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Government data sharing push a boon for borrowers

Experian, Suzanne Steele, Australian credit markets, money borrowing, money lending, money management, wealth management, wealth planning, retirement planning, retirement savings

The government’s decision to fast track data sharing recommendations outlined in a report from the productivity commission will likely benefit Australians with a history of making their credit repayments on time, according to credit bureau Experian.

The company expects borrowers with “a strong track record of making timely credit repayments” will be better recognised and rewarded from next year after the government set the end of 2017 as the deadline for more detailed data sharing between lenders.

“The government’s deadline is a significant incentive for change from the ‘negative’ system, where lenders are generally only sharing data about credit applications and defaults, and can’t see, for example, how consumers are meeting their monthly credit repayments,” the company said.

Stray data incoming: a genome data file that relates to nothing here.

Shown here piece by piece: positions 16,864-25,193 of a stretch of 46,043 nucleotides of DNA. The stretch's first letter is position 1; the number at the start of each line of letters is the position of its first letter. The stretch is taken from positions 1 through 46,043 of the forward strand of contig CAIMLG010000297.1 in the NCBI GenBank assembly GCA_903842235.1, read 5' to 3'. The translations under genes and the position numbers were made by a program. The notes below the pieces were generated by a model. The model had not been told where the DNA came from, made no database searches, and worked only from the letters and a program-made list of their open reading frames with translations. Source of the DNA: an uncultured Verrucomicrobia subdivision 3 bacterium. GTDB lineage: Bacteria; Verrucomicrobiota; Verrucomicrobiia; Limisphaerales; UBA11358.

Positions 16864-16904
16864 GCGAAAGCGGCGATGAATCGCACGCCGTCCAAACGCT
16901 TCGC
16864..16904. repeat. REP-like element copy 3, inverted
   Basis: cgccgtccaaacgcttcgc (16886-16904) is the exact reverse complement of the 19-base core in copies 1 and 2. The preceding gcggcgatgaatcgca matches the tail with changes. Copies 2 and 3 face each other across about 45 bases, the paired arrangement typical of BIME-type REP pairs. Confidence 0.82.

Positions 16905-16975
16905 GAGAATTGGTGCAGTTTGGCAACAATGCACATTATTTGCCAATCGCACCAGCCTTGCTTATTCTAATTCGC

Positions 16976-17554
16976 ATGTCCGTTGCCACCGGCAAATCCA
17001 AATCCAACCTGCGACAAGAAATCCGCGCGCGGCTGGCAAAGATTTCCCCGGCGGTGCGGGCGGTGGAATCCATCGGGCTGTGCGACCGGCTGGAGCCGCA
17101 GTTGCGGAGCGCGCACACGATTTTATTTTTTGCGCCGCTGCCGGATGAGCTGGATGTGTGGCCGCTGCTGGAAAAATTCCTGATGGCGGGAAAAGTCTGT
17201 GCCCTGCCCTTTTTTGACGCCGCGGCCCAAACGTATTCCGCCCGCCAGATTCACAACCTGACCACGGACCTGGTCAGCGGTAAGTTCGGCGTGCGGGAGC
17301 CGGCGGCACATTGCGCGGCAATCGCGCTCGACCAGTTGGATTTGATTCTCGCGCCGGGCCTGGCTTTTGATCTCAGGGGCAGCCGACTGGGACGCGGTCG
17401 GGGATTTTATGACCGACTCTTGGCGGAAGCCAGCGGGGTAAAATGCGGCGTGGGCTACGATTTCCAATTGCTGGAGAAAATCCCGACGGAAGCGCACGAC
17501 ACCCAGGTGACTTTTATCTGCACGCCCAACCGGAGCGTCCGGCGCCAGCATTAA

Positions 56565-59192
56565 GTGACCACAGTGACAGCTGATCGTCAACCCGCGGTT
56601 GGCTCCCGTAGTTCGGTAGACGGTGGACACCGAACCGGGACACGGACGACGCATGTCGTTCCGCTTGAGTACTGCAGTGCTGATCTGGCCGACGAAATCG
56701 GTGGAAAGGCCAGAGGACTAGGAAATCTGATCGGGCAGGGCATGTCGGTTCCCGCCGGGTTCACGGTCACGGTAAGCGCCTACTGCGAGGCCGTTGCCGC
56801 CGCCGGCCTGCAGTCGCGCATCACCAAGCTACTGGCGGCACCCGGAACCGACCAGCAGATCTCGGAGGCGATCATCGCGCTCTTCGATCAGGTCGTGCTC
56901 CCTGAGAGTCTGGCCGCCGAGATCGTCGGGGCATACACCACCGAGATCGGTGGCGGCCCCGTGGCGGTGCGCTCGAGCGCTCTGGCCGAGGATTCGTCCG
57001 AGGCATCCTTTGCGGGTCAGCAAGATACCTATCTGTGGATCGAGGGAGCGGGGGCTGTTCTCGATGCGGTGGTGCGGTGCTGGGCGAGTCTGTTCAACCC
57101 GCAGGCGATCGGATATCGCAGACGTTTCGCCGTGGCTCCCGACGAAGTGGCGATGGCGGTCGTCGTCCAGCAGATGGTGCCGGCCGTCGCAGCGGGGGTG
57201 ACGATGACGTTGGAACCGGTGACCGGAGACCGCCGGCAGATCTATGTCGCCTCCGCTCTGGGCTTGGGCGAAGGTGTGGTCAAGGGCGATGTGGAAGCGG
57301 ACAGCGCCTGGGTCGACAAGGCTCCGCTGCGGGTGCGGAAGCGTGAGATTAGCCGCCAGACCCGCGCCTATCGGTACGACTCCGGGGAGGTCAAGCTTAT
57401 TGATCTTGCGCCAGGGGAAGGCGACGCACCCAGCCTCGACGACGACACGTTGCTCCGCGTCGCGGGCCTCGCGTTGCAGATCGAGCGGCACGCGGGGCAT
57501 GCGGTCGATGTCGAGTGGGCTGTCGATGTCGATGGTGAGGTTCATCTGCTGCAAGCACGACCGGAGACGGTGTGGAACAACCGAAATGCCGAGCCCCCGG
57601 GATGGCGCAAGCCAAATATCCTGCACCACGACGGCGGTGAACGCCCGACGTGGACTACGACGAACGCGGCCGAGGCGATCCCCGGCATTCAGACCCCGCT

“Although the positive data isn’t yet being generally shared amongst credit providers, it is being shared by a number of credit providers with Australia’s credit bureaus, which is why all Australians need to be aware of what information will be shared and how it may impact their credit scores and future applications for credit.”

Suzanne Steele, Experian’s managing director for Australia and New Zealand, said the changes will provide lenders with better insights into who they are lending to, and could drive down a number of the costs associated with credit.

“The government’s decision to fast-track the introduction of comprehensive credit reporting in support of the Productivity Commission, will ensure Australian borrowers see the benefits of their positive data being shared much sooner,” she said.

“Positive data gives credit providers a much more comprehensive view of their customer’s financial situation, creating an environment to support their responsible lending decision around the level of debt the borrower could manage.”

Ms Steele noted that as much as 80 per cent of all Australian borrowers are likely to be making their repayments on time, but that nevertheless further insights into how Australians make repayments will be of use, and borrowers will need to keep an eye on their credit score.

“From our experience in the 18 other countries where we operate a credit bureau, positive data sharing is a much fairer system,” she said.

“Positive data sharing may also enable Australians with a stronger credit history to access more competitive deals and interest rates and will assist others to avoid entering into unmanageable levels of debt.”

Government data sharing push a boon for borrowers
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